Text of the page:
Offense: Taking a look at the Oilers' offense, there are very few names that jump out at you as legitimate offensive stars. The offense revolves around Ales Hemsky, probably their best player. Unfortunately, injuries limited him to 22 games last year, although he did score 22 points in those 22 games. The big surprise was Dustin Penner's breakout season where he led the Oilers in scoring with 63 points, making Kevin Lowe look a little smart for signing him to that monster contract as an RFA a few years ago. Besides Penner and Sam Gagner, no player on the Oil ended up with more than 40 points, and there will be a lot expected of the younger players this season. Sam Gagner and Andrew Cogliano are going to both be expected to step up this season, but the Oil are going to be looking for contributions from some rookies, most notably Team Canada WJC hero Jordan Eberle and Number 1 Overall pick Taylor Hall. Hall is going to very likely make the team this season, and being the first pick in the draft automatically carries a lot of pressure. It will be interesting to see how he responds, but everything I've read about him indicates he is a very confident player who should be able to adjust to the demands of playing in the NHL. For me, my eyes will be on Eberle, a guy who scored big goal after big goal for Canada at the WJC the last couple of years, and who has very quickly developed a reputation as being clutch. Those 2 guys should inject some much needed energy and life into an offense that finished 27th in the NHL last year. However, one area where Edmonton could expect to see a boost is offense from their defensemen. Ryan Whitney played well in his first full season, scoring 39 points for a bad offensive team. Sheldon Souray will be expected to stay healthy for the whole season and will be a boon to the power play. The signing of Kurtis Foster is also designed to infuse some scoring into the lineup, as he will be another pivotal player on the power play should Souray not be able to stay off IR this season. Overall, there might be some improvement in the Oil's offense, but not a lot.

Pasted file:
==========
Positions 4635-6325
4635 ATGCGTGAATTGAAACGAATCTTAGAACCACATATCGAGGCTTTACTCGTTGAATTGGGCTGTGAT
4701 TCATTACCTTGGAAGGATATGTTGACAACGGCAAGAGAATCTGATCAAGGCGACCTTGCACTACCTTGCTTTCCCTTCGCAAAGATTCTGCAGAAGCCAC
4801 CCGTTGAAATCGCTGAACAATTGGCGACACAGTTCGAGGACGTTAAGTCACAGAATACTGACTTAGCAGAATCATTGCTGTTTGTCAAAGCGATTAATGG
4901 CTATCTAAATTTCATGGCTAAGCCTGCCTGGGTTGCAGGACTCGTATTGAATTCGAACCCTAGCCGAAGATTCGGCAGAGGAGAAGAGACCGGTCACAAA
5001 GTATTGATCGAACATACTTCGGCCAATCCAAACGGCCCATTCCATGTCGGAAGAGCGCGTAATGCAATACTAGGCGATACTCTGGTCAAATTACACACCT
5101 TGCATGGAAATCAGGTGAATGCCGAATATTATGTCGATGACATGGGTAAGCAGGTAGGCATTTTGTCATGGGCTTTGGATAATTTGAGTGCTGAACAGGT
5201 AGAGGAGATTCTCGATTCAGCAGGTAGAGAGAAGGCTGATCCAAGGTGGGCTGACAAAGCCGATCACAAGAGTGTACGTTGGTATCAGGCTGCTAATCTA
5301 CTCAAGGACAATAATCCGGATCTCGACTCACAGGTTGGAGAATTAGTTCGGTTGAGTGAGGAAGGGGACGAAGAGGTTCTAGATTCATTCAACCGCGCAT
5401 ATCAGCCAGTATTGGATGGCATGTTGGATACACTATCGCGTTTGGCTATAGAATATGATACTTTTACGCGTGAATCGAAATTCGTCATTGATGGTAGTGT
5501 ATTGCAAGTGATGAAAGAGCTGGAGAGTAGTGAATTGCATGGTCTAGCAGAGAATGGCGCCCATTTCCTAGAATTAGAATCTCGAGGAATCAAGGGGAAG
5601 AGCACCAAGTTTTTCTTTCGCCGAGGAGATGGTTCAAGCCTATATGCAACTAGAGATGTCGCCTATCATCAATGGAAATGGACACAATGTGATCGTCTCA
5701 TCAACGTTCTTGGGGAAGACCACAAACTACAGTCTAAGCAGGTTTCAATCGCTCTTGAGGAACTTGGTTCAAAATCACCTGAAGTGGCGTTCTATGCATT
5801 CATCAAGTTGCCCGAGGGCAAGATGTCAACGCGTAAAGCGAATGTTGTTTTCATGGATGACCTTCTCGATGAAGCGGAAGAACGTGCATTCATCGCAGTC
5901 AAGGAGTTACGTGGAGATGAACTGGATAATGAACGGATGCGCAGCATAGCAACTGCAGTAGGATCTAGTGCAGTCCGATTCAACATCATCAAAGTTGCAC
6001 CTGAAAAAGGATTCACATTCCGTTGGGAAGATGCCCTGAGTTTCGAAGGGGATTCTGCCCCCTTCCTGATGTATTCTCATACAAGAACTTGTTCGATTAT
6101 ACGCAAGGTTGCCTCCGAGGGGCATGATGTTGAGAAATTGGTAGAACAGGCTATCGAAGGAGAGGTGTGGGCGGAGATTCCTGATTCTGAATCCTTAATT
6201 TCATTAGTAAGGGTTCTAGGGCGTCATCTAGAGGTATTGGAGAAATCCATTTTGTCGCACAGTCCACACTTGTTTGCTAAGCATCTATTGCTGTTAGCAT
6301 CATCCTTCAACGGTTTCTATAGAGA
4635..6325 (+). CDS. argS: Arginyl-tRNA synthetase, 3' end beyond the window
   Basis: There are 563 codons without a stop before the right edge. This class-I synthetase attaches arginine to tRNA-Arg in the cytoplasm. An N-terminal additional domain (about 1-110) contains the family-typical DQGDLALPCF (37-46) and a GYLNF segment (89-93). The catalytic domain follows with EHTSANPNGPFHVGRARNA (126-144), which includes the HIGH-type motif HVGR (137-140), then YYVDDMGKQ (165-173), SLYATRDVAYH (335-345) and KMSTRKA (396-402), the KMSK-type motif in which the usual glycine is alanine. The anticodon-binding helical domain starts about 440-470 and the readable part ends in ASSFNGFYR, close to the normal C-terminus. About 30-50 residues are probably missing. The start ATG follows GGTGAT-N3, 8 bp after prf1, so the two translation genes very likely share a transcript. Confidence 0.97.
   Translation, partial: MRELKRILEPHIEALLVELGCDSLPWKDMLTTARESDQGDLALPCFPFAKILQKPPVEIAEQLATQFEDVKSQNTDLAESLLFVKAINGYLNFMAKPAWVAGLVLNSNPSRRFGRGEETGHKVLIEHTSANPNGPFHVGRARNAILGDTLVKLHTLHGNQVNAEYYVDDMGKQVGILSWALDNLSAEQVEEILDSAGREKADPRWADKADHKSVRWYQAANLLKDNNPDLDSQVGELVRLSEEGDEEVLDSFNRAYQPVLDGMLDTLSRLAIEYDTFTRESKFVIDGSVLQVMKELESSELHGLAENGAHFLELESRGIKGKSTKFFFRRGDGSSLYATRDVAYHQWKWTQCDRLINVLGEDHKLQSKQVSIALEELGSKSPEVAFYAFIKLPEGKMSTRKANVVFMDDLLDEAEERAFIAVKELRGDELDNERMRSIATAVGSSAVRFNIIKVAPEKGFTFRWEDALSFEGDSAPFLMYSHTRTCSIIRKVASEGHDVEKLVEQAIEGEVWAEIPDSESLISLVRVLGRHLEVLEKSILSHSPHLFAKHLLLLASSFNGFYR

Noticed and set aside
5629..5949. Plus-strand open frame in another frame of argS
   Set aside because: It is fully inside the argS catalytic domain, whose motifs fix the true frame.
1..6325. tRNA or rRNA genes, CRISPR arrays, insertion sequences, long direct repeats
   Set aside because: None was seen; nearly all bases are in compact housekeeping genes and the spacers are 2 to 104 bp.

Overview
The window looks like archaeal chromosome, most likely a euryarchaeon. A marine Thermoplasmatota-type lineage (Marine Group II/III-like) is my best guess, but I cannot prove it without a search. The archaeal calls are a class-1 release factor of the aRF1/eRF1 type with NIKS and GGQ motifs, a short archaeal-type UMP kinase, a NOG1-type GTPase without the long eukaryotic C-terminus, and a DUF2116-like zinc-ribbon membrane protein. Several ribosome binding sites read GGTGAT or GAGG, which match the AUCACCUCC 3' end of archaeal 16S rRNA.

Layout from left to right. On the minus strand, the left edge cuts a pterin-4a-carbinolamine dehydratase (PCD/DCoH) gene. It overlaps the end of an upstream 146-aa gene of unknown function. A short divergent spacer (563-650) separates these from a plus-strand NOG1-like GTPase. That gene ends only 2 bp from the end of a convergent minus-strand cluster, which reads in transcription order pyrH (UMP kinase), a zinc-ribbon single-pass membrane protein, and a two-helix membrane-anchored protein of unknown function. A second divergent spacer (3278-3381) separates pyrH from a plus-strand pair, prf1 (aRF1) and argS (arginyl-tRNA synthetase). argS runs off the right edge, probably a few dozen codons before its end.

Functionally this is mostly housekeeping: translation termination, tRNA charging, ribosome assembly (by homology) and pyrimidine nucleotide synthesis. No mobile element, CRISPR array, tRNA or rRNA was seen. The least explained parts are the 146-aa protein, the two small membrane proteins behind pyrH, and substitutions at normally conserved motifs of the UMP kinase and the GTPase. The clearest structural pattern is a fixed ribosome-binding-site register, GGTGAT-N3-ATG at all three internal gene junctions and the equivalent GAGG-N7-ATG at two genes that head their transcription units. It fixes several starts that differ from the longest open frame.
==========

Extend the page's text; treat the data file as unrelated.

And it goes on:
Defense: As I said, the defense of the Oilers is not that bad at first glance. They are led by former Penguin Ryan Whitney, who was never seen as a great player in Pittsburgh but seems to be doing well in Edmonton. He's more of an offensive defenseman, but he was a plus player on a bad team last year, and that means something. Souray will be looking to play more than 37 games last year, and if he can do that, he brings a lot of experience to a young team. Tom Gilbert is a relatively unknown blueliner, but he's got some offensive upside. The signing of Foster and the trade for Vandermeer will add some more experience and talent to the defense. Overall, the defense is probably the strongest area of the team, and the team is hoping that this will prevent them from becoming the worst defensive team in the NHL for the second year in a row. They gave up 15 more goals than the #29 team (the Leafs), and if the Oilers want to be even remotely competitive, they are going to have to get better in this area.